In 1934, Universal loaned-out Stuart to Warner Brothers for Here Comes the Navy. Stuart co-starred with James Cagney and Pat O'Brien, the first of nine films featuring this male team. Frank S. Nugent wrote in the New York Times, "Supporting Mr. Cagney--and doing very creditable jobs, too--are Pat O'Brien, Gloria Stuart..."[28][29]

In 1935, Stuart was cast as Dick Powell's love interest in Busby Berkeley's, Gold Diggers of 1935. It was a musical, Stuart did not dance or sing, and the New York Times critic commented: "Nor has Gloria Stuart anything of vast import to contribute in the position usually occupied by Ruby Keeler."[30]

In that same year, Stuart left Universal and joined Twentieth Century-Fox. Her first assignment from the studio head, Darryl F. Zanuck, was in Professional Soldier supporting the child star Freddie Bartholomew and Academy Award winner Victor McLaglen (the year before, McLaglen won the Oscar for Best Actor in a Leading Role in John Ford's The Informer). Frank S. Nugent noted: "There is a minor romance along the way between Gloria Stuart, the king's noble governess, and Michael Whalen, the professional soldier's part-time assistant, but no one should take it seriously."[31]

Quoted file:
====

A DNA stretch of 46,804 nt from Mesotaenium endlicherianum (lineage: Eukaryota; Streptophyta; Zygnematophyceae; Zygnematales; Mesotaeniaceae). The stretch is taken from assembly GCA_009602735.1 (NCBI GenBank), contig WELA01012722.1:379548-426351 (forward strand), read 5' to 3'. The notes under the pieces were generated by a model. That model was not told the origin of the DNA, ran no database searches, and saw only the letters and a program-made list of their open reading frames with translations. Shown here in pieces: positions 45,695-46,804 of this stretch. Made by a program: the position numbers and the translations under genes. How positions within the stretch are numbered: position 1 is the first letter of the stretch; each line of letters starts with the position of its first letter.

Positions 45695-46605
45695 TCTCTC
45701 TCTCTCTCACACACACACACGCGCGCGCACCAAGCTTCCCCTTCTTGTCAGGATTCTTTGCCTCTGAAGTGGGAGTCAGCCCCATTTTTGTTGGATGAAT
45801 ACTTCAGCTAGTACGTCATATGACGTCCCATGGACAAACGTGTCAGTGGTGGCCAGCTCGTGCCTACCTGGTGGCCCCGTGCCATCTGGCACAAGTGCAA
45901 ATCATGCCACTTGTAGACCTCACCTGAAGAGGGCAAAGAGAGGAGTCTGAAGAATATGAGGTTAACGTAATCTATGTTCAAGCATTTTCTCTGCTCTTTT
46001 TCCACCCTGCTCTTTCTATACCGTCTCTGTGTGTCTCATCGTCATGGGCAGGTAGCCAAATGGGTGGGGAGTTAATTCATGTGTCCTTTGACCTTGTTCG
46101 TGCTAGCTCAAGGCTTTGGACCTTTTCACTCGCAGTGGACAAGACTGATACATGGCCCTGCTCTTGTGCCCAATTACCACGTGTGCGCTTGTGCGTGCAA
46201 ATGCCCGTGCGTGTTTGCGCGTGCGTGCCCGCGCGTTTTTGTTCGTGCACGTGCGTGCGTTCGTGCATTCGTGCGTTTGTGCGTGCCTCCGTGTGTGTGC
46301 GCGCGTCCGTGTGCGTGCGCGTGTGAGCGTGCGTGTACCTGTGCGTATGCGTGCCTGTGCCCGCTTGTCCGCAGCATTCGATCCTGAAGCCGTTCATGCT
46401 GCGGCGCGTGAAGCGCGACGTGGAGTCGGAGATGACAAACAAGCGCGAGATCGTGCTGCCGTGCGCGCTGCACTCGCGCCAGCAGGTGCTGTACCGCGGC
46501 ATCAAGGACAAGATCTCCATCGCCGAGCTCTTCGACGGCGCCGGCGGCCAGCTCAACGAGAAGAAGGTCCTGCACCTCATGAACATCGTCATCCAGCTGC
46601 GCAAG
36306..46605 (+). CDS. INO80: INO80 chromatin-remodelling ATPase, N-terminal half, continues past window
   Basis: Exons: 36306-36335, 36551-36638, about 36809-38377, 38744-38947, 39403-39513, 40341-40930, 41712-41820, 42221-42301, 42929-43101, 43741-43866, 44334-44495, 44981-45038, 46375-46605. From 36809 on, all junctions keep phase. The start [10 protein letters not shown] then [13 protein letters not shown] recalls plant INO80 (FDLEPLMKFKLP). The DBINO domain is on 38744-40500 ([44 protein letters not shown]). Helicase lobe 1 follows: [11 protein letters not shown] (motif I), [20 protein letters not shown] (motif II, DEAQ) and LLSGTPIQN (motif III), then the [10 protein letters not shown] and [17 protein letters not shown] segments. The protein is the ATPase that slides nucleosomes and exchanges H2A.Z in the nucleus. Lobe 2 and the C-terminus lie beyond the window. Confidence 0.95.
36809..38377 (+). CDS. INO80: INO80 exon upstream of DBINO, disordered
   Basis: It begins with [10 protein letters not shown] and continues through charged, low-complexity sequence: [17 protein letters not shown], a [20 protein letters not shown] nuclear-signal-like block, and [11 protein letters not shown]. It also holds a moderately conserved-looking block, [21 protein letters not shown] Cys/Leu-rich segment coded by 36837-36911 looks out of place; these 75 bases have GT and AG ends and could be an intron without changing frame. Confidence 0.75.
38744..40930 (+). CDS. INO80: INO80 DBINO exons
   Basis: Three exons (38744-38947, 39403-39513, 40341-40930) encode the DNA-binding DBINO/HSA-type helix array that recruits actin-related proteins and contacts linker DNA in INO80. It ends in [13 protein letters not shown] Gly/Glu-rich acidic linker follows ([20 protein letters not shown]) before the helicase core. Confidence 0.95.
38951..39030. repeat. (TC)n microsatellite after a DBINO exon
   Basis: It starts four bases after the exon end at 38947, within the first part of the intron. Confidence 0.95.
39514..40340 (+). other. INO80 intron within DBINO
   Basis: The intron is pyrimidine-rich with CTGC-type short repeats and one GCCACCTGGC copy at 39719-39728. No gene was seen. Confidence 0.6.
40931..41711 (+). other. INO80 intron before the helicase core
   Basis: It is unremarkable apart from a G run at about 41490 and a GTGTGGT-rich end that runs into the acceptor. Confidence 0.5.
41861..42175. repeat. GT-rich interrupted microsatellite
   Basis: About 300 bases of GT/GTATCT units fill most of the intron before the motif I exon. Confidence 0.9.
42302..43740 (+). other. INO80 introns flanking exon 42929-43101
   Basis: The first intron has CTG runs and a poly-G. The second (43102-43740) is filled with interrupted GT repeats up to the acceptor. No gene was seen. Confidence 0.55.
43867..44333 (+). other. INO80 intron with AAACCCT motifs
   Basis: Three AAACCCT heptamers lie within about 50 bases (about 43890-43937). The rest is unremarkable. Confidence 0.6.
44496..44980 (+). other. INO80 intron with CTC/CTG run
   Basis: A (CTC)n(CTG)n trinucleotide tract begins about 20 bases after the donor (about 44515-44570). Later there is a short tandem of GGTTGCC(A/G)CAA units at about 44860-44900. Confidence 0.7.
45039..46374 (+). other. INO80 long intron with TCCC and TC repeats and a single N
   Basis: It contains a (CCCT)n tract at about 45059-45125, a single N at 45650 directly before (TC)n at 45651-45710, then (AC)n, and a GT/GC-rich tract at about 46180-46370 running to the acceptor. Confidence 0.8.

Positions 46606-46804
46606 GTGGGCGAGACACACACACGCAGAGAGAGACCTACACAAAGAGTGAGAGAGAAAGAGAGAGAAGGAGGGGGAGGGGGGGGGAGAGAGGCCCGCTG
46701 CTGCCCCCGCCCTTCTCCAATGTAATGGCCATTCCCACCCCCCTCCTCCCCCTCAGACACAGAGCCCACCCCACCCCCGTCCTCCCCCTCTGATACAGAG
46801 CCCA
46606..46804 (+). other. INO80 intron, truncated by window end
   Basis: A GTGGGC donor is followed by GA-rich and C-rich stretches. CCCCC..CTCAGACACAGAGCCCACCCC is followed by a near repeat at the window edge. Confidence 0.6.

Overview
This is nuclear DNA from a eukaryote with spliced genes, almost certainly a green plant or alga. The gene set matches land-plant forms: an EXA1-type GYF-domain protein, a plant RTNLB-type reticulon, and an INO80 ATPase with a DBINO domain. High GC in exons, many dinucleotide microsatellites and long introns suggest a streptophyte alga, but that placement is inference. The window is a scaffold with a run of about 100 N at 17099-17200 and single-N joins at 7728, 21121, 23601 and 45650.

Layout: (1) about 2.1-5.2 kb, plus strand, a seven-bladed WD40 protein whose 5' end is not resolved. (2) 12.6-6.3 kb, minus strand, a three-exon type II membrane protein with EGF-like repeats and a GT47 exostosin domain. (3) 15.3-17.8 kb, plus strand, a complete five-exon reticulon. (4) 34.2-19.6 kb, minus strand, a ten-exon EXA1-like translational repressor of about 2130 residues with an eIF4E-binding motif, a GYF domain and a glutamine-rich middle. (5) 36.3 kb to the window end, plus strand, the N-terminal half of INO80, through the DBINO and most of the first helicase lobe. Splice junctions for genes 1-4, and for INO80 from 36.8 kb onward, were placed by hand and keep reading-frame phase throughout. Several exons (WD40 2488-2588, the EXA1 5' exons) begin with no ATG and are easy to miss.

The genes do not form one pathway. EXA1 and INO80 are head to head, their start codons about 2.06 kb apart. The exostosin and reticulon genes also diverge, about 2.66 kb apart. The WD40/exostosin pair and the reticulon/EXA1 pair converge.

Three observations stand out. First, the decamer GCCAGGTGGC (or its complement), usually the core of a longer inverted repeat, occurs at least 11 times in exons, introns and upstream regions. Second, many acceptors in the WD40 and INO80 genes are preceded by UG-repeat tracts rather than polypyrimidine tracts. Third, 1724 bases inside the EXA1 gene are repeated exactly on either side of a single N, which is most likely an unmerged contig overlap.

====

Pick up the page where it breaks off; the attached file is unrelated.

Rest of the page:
In 1936, John Ford chose Stuart to co-star with Warner Baxter in The Prisoner of Shark Island. Playing the wife of the doctor who treated Lincoln's assassin, Stuart felt privileged to work again with Ford,[32] although the New York Times Frank S. Nugent wrote of Stuart's "...helpful performance..."[33] In Poor Little Rich Girl, Stuart again was asked to support a child star: this time, Shirley Temple. Frank S. Nugent: "Listing [Temple's] supporting players hastily, then, before we forget them entirely, we might mention Miss Faye [and] Gloria Stuart…as having been permitted a scene or two while Miss Temple was out freshening her costume."[34]